It's underlined a little more strongly in the books, and the subspace doors are just another strange thing this universe has that no one comments on or thinks is strange (Wallace's boyfriend is a telepath who remotely leaves his body on occasion, this is mentioned without comment). But really it's more the lack of grounding the movie has in Scott's past. Whenever he imagines cool stuff he did for his former girlfriends, it's always in this simplified retro style - by the end we find out he's remembering things wrong - he was the jerk. Awful things don't just happen to him, he brings them on himself cause he's an asshole. Why doesn't Scott drink? Cause when he does he acts like a freaking idiot and ruins the evening. The last book is basically this catching up to him and how he can't go through life thinking he's this put upon protagonist, he's the prime mover in a lot of his own misery. And the movie annoying references these plot threads but doesn't engage with them, so the final act has no payoff or heft.

Again, said as a huuuge fan of the movie as an exercise in pure personal style and making me feel nostalgic for being 19 (also hey Wallace and I are obsessed with the same actor.)
posted by The Whelk at 8:01 PM on September 11, 2013 [1 favorite]


Merzbau: Don't be embarrassed because I didn't notice that the wrapper on the fence was a Cornetto wrapper until the second viewing because I was too busy hoping for a Jaffa cake shout out.
posted by Dr. Zira at 8:02 PM on September 11, 2013


Also, I want this see it again just to pay attention to the sounds. I caught the cellphone interference noise used at several points to foreshadow robot entrances but I did not catch the connections with the lyrics that the article mentioned.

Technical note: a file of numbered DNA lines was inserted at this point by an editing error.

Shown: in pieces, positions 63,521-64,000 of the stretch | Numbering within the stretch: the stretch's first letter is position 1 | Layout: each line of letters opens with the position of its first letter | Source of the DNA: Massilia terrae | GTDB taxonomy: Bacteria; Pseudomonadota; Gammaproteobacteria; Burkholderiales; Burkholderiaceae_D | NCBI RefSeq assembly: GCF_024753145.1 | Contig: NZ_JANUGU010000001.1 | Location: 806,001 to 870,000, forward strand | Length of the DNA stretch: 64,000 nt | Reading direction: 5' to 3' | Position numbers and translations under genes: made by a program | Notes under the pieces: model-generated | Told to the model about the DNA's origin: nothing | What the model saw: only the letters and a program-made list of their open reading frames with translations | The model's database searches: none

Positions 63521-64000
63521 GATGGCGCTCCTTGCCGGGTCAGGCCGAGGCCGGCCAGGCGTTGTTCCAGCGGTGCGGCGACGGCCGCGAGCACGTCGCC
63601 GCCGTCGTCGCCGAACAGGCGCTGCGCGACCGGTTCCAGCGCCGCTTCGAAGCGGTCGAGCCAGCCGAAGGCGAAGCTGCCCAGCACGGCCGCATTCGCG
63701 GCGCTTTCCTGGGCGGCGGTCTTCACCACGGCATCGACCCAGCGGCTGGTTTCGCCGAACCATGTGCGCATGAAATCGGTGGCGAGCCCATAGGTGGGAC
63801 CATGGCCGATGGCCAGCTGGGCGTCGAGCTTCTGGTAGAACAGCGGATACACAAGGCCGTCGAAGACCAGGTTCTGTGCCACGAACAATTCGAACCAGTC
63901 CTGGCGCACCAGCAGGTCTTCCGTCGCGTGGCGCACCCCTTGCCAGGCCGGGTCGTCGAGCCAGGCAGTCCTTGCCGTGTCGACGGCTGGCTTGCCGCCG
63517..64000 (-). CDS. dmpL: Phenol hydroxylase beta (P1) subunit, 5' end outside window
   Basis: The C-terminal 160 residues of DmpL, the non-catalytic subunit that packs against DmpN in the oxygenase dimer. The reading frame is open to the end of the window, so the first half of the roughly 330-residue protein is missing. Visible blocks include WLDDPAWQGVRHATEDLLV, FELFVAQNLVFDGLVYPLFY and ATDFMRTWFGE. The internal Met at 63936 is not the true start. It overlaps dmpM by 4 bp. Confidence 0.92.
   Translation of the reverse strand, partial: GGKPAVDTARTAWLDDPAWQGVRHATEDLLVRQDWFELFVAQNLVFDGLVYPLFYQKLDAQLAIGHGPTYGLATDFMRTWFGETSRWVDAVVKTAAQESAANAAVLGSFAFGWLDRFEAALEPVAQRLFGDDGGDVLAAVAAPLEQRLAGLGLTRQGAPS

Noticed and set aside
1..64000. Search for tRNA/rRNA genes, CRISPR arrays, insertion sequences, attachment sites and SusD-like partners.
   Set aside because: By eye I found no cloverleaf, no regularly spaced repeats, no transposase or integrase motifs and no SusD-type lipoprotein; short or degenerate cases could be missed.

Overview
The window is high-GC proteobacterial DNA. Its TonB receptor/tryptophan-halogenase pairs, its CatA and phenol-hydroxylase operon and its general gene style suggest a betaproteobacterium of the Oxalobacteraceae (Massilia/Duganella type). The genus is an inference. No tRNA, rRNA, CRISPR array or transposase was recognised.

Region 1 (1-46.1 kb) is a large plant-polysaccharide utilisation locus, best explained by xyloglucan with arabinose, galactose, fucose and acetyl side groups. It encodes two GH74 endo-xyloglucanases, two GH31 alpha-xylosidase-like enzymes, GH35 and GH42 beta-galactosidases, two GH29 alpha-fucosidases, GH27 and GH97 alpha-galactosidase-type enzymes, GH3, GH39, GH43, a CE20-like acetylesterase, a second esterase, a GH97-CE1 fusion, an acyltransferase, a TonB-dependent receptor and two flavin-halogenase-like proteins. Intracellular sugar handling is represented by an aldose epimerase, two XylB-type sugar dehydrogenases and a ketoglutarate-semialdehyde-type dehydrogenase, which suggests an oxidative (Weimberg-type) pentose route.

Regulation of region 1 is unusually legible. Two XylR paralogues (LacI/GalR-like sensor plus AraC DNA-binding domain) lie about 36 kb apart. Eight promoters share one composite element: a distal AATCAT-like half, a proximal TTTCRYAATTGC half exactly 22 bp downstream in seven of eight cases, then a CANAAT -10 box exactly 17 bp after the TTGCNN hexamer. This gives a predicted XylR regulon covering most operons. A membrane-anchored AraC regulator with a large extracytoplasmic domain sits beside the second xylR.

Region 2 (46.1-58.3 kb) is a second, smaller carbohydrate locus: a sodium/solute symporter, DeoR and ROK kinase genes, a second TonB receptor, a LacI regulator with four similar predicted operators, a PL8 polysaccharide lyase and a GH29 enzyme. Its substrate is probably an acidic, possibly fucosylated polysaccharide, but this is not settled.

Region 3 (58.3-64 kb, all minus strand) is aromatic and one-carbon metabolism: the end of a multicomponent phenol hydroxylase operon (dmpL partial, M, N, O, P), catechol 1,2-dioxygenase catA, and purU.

posted by Dr. Zira at 8:07 PM on September 11, 2013


Uh, the exact placement of the Baking powder cans might not be relevant but the fact that it displays a NA headdress is important. The Shining is suffused with Native American visual motifs.

I believe this was a reference to Room 237, which includes an elaborate, convoluted, and likely wrong explanation for how the Shining is about the destruction of native americans.
posted by Going To Maine at 8:09 PM on September 11, 2013


Well yeah but there's a body of criticism about the NA motifs and themes in The Shining without going into Room 237's frankly bizarre interpretation of them. Pet Peeve and all.
posted by The Whelk at 8:13 PM on September 11, 2013


I would say that Cera was an acceptable -- even fairly good -- Scott Pilgrim, but it was certainly not the same Scott Pilgrim that was in the comics. Sort of an alt-universe Scott Pilgrim.
posted by rifflesby at 8:25 PM on September 11, 2013


Also, I want this see it again just to pay attention to the sounds.

Probably well worth it, Edgar Wright does make interesting use of sound design and music choices. On a rewatch of Hot Fuzz in preparation for seeing The World's End for the first time, I noticed the last

"Want anything from the shop….Cornetto?" pair was completed not by one of the characters, but yelled at the appropriate time as a backing vocal track in the score. Nice!

And of course he's pretty much going for setting up the Wilhelm Scream of pub film fruit machines by this point.
posted by Jon Mitchell at 8:33 PM on September 11, 2013 [2 favorites]


I'm fairly certain this isn't too much overthinking. The Brosnan/Dalton thing is just genius and you can't fucking tell me that's coincidental.
posted by OnTheLastCastle at 9:03 PM on September 11, 2013 [1 favorite]